Archive for the ‘Computer’ Category

IT Security for home users – keep your applications up to date

Friday, March 1st, 2019

Windows

ninite

My personal suggestion is ninite, to be found at https://ninite.com/

Select the applications you want to use, download the installer and run it only a daily basis – it will keep you up to date and safe(r)

MacOS

AppStore

Love it or hate it, but minor applications can easily be installed via the AppStore e.g. Line or Slack

Advantage: You will get an update notification from the AppStore if an update is available

Brew

Follow the instructions on the brew HP: https://brew.sh/

Once this is done, you can install, update or uninstall applications from the command line

Installs

brew install wget

brew cask install macvim

brew cask install gimp

brew cask install libreoffice

brew cask install quodlibet

brew cask install virtualbox

brew cask install chromium

brew cask install projectlibre

brew cask install vlc

brew cask install skype

brew cask install minikube

brew cask install firefox

brew cask install keepassx

brew cask install box-sync

Uninstall

brew cask uninstall <cask_name>

Upgrade

brew update && brew outdated && brew upgrade && brew cleanup

IT Security for home users – upgrade your OS

Thursday, February 28th, 2019

The mainstream operation systems (including mobile OSes) have an upgrade function (in case of a mobile OS, whether your carrier releases updates is a different story….)

Use that function and install those updates!

macOS: Go to the Apple icon, select “About This Mac” and click on “Software Update…” Most of the updates require a reboot, even on MacOS.

Windows: From the “Windows Settings”, go to “Update & Security”. Check for updates, install what’s available and reboot.

Ubuntu: Run ‘sudo apt-get update && apt-get dist-upgrade’
(if you feel like protesting because <your valid reason here>, then you already know what you’re doing and you shouldn’t be reading this anyway (unless you want to fact-check my ramblings))
Other Linux versions use different commands, if you’re unsure, google for the appropriate command on your platform.

IT security for home users – a simple guide (overview)

Tuesday, February 26th, 2019

I have been thinking about writing about this for a while… there is much information on staying secure out there and everything, I repeat, everything can already be read and practiced, even as a home user.

But maybe it bears repeating… so why not summarize some good practices here and maybe add my two cents.

Trying to stay secure as a home user usually comes down to just a couple of things:

  1. Upgrade your OS
  2. Disable what you don’t need
  3. Upgrade your application
  4. Change default passwords
  5. Upgrade anything else

Did I mention “upgrade <your stuff here>” already? You should do that.

If you fear breaking stuff by upgrading, then don’t upgrade *right away* – in IT, we say “avoid x.0 releases”. This applies to both OS and applications.
Wait for a x.1 or better x.2 release and install that one. Many vendors work hard to release good products but just as many release under time pressure and cut corners to make it in time, to save costs etc. It happens.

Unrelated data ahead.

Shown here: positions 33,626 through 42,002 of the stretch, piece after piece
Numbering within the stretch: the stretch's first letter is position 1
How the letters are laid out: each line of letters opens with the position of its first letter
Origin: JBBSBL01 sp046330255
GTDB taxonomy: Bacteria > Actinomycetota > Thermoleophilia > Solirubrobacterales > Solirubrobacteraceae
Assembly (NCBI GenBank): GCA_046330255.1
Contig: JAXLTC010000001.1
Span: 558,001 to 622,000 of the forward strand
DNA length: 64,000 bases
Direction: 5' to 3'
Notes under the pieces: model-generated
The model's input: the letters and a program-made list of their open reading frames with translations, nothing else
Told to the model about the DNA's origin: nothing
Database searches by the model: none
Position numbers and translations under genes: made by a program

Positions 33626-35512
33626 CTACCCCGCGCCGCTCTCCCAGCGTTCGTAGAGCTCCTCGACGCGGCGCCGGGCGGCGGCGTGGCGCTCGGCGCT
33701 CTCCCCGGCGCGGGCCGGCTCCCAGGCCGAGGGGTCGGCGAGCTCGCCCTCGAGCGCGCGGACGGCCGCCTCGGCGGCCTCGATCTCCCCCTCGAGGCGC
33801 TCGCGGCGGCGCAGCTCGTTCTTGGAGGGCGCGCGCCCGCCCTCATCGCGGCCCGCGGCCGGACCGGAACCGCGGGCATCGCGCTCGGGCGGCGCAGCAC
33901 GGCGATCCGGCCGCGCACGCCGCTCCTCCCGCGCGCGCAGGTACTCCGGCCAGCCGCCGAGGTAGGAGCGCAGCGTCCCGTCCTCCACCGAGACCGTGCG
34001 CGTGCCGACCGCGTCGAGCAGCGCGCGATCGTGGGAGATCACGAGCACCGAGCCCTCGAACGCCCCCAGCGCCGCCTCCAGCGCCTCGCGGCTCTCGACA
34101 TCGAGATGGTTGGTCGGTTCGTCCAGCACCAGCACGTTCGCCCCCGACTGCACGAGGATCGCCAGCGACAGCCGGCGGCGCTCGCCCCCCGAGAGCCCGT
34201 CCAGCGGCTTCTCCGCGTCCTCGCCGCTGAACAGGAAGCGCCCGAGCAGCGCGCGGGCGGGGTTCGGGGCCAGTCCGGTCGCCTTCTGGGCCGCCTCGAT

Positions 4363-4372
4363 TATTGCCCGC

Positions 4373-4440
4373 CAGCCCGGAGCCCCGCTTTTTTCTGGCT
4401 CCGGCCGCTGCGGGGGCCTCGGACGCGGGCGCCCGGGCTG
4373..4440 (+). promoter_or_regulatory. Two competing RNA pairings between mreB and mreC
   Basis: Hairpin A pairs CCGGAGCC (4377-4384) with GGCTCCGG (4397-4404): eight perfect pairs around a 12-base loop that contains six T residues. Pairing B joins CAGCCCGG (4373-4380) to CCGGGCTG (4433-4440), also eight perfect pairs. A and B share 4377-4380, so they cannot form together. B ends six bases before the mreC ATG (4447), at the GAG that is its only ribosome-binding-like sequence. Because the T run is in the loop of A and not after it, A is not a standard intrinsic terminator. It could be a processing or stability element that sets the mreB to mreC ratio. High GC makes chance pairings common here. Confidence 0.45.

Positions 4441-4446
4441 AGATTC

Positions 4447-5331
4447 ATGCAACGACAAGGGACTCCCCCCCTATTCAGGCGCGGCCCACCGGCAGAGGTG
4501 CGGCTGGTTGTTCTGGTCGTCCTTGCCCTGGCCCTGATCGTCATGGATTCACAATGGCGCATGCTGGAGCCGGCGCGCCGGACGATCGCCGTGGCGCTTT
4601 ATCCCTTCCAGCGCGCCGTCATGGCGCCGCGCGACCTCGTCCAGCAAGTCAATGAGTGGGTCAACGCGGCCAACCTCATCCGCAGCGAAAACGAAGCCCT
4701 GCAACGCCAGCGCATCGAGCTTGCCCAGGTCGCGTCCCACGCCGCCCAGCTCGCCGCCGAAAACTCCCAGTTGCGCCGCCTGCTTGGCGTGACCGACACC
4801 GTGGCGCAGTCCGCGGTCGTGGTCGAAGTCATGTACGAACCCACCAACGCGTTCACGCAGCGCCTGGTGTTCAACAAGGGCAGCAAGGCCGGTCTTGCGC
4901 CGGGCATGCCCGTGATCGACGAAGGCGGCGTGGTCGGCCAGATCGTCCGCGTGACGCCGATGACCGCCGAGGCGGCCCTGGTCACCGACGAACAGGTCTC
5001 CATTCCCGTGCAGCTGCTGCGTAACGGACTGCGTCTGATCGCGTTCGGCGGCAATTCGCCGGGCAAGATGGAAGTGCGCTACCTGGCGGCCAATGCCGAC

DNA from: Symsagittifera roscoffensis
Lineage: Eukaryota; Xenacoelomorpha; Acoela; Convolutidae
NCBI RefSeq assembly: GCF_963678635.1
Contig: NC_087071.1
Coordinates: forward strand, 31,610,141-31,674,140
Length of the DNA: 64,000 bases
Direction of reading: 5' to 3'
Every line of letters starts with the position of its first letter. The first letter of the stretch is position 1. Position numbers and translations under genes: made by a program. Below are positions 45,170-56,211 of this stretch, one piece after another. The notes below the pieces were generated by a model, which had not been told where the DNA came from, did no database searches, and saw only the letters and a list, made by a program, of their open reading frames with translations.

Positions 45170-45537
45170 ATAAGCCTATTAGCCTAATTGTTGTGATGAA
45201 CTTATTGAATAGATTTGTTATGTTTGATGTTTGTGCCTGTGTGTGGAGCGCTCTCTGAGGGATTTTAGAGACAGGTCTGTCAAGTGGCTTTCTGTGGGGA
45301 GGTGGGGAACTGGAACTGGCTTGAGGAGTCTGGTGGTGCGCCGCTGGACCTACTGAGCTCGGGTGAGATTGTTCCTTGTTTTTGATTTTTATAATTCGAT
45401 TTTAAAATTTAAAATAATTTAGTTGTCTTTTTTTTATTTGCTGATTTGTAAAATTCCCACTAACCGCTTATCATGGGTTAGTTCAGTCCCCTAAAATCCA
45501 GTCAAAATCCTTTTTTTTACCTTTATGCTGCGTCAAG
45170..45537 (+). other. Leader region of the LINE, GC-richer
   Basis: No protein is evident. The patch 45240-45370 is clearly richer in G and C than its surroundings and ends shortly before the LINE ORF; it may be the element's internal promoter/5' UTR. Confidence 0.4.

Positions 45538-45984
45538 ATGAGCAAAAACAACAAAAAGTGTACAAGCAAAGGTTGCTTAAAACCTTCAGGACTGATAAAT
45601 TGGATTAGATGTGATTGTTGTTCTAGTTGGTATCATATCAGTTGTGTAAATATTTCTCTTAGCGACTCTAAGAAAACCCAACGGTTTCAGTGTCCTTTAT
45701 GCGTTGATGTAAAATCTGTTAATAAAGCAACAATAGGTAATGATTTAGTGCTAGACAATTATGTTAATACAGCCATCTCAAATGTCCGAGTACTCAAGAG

Keep coming back to read the details.

anti-mining malware measures

Tuesday, February 5th, 2019

A recent article on heise (https://www.heise.de/ratgeber/Mining-Parasiten-erkennen-und-loswerden-4198965.html) outlined how one can investigate a possible infection of a mining trojan on one’s computer. Typical symptoms of such an infection include a high CPU usage (usually resulting in the fan spinning despite running no high-load applications).

The general way to go on about this is to identify the process causing the high load and terminating it. On Windows, the OS-included application to use for that is TaskManager, on MacOS it’s Activity Monitor. On Windows platform, one other freely available tool is ProcessExplorer by Sysinternals.
Using those tools, it’s easy to list the running processes, sort them by CPU percentage and terminating them.

There is a serious limiting factor to this solution, however.

As malware creators are also getting more proficient, some of them include checks in the malware binaries which terminate the mining processes as soon as tools resp. their process names such as Taskmgr.exe, Activity Monitor or procexp64.exe are detected running.

The article therefor recommends to rename the binaries and running them again. This way, the malware will not suspend its activity and can easily be identified and subsequently be terminated.

On earlier Windows platforms, copying taskmgr.exe and renaming it was straightforward. On Windows 10 however, a renamed Task Manager binary does not display any data – I’m still trying to figure this one out.

Renaming procexp64.exe however is straight-forward. Extract the binary from the downloaded zip file, rename it and off you go.

On macOS Mojave (10.14.x) and High Sierra (10.13.x), Activiy Monitor can be renamed as follows:
Open the Utilities folder
Copy and paste Activity Monitor (provide an administrator password if asked)
From the context menu of the copied item, select “Rename”
From the context menu of the renamed item, select “Show Package Contents”
In the subfolder MacOS, rename Activity Monitor
In the Contents folder, open Info.plist
Change the following strings to the name you chose: Executable file, Bundle name, Bundle display name